The skies above English Bay were set ablaze.
Thursday night with a dizzying aerobatic display of lights that would confuse Batman.
At 6:30 p.m. the city and organizers of Vancouver’s Olympics flipped the switch on the city’s most highly visible art installation.
Vectorial Elevation, by Rafael Lozano-Hemmer, features 20 10-kilowatt robotic searchlights along the shores of English Bay.
“I have to pinch myself to believe that it’s actually happening,” said Rich Newirth, the city’s acting managing director of cultural services. “It’s such a major installation, such a major project.”
The lights spin, blink and shine over a one-kilometre patch of sky and will be visible from more than 15 kilometres away, although the best viewing is likely along the shore of English Bay.
The display is also interactive. People can go online to vectorialelevation.net and use a virtual model of Vancouver to design their own light shows.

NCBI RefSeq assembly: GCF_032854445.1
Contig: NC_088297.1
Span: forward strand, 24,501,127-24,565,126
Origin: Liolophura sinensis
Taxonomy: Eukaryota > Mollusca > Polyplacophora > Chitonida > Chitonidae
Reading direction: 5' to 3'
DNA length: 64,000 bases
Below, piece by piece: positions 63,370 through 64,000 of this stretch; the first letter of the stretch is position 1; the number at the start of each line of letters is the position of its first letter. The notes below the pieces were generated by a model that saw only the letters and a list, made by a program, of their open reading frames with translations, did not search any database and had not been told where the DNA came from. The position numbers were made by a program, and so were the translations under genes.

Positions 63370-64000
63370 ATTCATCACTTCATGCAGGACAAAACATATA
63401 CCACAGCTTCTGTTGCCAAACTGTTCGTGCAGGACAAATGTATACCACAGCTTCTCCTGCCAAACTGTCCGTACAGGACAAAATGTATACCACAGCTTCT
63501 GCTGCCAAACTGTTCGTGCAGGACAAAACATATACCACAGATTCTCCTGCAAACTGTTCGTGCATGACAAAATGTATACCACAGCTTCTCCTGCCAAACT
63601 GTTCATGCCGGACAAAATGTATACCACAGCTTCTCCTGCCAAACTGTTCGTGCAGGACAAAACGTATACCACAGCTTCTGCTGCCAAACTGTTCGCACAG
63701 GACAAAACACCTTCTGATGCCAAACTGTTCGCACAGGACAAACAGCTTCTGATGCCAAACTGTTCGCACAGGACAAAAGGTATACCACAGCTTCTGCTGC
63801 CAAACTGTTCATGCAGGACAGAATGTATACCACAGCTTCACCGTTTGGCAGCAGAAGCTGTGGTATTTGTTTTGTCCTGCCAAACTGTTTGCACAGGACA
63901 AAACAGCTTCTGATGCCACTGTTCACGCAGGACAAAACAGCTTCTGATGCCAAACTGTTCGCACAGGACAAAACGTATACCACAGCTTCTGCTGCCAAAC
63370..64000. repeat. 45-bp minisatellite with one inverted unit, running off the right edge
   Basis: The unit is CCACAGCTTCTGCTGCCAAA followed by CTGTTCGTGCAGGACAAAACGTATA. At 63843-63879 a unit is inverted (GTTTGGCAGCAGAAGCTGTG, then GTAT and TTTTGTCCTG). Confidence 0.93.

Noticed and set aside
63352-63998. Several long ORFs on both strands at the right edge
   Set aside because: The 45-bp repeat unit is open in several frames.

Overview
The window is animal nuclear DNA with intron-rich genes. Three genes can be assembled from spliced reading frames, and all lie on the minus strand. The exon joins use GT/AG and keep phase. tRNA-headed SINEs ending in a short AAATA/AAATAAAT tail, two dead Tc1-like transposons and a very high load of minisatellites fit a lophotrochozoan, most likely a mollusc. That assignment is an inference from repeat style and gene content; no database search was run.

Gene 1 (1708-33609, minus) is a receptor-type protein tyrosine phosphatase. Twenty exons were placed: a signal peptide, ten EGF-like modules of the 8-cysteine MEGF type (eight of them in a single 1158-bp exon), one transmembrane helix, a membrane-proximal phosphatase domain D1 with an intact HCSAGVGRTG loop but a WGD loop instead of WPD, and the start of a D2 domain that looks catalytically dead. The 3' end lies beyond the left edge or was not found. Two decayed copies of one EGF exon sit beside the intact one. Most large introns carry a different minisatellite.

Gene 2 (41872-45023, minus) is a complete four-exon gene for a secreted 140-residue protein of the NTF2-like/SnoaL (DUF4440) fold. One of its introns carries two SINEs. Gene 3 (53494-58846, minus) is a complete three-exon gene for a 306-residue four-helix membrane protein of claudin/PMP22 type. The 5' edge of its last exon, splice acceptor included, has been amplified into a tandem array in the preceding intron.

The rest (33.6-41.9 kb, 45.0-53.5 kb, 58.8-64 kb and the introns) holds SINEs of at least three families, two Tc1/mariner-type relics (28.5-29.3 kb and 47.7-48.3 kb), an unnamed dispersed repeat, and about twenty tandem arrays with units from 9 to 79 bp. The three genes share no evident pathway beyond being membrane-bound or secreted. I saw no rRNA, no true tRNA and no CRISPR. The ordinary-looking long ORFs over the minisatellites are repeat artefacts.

An email alerts people as to when their design will run and even sends them a custom email with photos of their design from four different vantage points. People can dedicate the designs to friends.
Lozano-Hemmer said the installation was initially commissioned for the centenary celebrations in Mexico, where the city’s air pollution added to the magnificence of the show.
“Sadly,” Lozano-Hemmer said, “Vancouver has very clean skies.”
Vectorial Elevation has since been held in Lyon, France and Dublin. The installation runs through the Olympic Games, ending Feb. 28.
Initially, concerns were raised that the 10,000-watt lights would come blazing through West End apartment windows in the middle of the night.
Newirth said the artist was diligent in ensuring that the lights would not shine into apartments.